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The day has come.

The official countdown starts today. Eighty-one games left.

It’s Opening Day in New York City!

The venerable and much honored New York Yankees take the field at 1:05 p.m. EST against AL East opponent the Blue Jays.

Ben at River Ave. Blues has a story to tell you about his first Opening Day. I wish I had a chance to experience this myself.

Here’s to a great final season at The House that Ruth Built.  

I found this interesting piece in the April issue of National Geographic about the dwindling population of ash trees that supply thousands of bats used by professional players every year. Normally, I wouldn’t blog about this, but I found it ironic that of the four players featured in the picture, two are current Yankees.


(click on the image to enlarge)

Now only if I could get my hands on a pre-made Jeter bat — and boast in my future family room:

“This is a pre-made Jeter bat. See how sleek the unshaven wood looks and how sweet the sound of the ball hitting the bat feels.”

Yeah, right.

It’s not often I will blog about the Red Sox. When I do, I will only do out of necessity. Today there were two pieces of news related to the Red Sox.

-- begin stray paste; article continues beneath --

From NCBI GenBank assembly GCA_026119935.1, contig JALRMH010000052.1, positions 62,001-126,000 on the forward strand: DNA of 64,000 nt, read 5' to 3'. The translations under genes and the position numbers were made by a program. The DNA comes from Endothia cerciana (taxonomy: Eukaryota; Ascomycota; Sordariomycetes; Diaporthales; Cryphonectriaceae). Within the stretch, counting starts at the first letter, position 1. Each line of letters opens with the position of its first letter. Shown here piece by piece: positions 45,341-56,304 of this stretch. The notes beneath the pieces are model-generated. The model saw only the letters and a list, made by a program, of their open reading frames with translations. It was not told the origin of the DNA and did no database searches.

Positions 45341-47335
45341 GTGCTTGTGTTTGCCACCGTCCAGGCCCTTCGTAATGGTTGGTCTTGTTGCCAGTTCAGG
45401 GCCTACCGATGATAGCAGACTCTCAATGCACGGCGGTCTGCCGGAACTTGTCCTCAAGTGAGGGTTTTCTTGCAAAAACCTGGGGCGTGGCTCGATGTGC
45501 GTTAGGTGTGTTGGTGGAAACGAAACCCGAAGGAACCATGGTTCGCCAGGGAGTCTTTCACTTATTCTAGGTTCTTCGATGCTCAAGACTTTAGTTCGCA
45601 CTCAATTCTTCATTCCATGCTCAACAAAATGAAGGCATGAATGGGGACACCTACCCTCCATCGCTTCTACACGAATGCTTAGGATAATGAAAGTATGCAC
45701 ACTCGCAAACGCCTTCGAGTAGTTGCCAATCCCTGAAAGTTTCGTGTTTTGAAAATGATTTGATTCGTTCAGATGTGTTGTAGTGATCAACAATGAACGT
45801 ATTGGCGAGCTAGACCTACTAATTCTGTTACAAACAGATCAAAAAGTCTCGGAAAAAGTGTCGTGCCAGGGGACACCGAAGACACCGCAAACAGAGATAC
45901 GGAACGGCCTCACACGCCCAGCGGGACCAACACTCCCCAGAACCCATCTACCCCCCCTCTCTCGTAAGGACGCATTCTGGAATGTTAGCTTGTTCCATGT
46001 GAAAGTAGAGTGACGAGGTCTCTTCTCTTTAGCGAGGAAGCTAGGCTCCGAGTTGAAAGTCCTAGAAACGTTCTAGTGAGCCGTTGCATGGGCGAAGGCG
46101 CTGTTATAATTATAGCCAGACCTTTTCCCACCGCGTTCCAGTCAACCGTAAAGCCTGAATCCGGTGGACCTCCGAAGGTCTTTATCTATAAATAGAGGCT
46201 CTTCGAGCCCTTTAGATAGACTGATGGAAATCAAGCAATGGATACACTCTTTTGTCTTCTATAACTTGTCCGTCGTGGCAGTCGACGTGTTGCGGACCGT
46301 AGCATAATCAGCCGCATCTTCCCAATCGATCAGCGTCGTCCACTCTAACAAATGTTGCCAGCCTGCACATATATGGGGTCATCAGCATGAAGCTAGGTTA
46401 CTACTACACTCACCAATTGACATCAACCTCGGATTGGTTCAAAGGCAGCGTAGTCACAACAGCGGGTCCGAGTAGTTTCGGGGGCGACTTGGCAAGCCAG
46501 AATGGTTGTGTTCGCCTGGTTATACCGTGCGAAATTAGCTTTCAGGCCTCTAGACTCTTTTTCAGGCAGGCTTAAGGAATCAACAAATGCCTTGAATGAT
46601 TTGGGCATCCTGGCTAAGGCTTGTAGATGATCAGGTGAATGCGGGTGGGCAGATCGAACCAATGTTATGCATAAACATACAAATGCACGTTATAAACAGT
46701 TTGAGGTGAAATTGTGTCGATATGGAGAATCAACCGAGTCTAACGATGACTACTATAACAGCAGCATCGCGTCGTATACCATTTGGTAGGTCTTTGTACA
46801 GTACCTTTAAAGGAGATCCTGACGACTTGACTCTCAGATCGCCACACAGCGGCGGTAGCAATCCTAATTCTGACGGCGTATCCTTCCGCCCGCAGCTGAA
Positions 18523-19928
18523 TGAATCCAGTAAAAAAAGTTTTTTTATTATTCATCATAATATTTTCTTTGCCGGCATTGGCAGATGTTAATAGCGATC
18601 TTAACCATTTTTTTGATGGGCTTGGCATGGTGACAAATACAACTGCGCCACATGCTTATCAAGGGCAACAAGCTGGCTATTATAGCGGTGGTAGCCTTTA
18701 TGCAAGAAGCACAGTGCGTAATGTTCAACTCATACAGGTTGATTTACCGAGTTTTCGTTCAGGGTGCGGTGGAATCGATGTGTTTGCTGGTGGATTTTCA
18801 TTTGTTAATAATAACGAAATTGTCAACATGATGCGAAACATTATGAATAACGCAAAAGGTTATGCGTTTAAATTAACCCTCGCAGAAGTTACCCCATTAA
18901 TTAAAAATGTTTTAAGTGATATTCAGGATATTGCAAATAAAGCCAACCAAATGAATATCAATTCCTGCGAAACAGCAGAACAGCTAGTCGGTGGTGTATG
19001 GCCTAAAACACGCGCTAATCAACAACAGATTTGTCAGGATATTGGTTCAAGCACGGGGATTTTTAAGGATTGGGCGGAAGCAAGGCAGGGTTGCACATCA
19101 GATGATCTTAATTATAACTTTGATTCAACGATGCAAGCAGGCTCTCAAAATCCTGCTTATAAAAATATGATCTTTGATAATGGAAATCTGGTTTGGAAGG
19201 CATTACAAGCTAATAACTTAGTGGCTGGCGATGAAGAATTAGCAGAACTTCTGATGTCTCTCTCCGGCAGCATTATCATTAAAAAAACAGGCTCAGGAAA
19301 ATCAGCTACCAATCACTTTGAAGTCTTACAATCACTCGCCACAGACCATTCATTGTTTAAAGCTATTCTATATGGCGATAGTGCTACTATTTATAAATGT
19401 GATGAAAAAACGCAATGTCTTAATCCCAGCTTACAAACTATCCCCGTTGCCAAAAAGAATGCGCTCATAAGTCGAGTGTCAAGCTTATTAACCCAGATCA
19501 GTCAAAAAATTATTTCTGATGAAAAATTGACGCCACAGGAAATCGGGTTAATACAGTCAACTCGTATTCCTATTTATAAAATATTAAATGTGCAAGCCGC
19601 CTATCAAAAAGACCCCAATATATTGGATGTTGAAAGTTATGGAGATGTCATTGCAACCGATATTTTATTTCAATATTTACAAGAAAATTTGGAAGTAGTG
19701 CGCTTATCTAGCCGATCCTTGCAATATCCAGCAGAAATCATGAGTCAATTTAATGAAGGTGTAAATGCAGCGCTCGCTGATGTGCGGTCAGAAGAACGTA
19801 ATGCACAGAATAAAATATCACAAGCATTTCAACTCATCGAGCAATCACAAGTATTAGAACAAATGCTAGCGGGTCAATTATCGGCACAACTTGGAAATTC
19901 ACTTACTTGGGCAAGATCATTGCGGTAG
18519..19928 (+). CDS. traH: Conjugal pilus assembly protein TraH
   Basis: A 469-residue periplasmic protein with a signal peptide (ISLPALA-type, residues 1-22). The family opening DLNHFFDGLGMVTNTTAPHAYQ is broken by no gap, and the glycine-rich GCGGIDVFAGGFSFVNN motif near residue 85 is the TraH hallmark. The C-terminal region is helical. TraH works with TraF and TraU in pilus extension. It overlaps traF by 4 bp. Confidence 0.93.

First came ESPN’s piece on how Red Sox Nation has become the new status quo in baseball. I’m not even going to bother commenting on this.

Secondly, Papelbon has again complained in the media about how low he is getting paid by the Red Sox this year. Jeff Louderback wrote a good piece in Sox and Pinstripes about this. I have to agree with what Jeff said here. I’m getting a bit tired of this Papelbon thing. He complained earlier this month (specifically in the press on March 4) about this. Now with the news that Joe Nathan has received a $47 million contract over four years, Papelbon felt entitled to complain again.

Nathan is tied with Rivera for the most saves in MLB since 2004, with 160. Papelbon is no where close to these two. However, I must point out that according to Baseball Reference, Nathan and Rivera have earned their fair share (but, I do think the contract that the Yankees gave Rivera was waaay overboard, but with Rivera’s stature, he’s entitled to some extra attention).

Papelbon is entering his third full season (he played in 2005, but did not earn any saves). In 2006 he had 35 saves in 59 games (68.3 IP). In 2007, Papelbon had 37 saves in 59 games (58.3 IP).

Nathan had 36 saves in 2006, in 64 games (68.3), and 37 saves in 2007 in 68 games (71).

In 2006 Rivera had 34 saves in 63 games (75 IP) and 30 saves in 2007 in 67 games and 71.3 innings pitched.

All three are measurable to each other. Factor in the years of experience in the majors for Rivera and Nathan, they have the edge over Papelbon. Remember — last year the Red Sox originally wanted to put him in the rotation, only to change their minds during spring training and put him back in the closer spot (vis a vis Joba Chamberlain).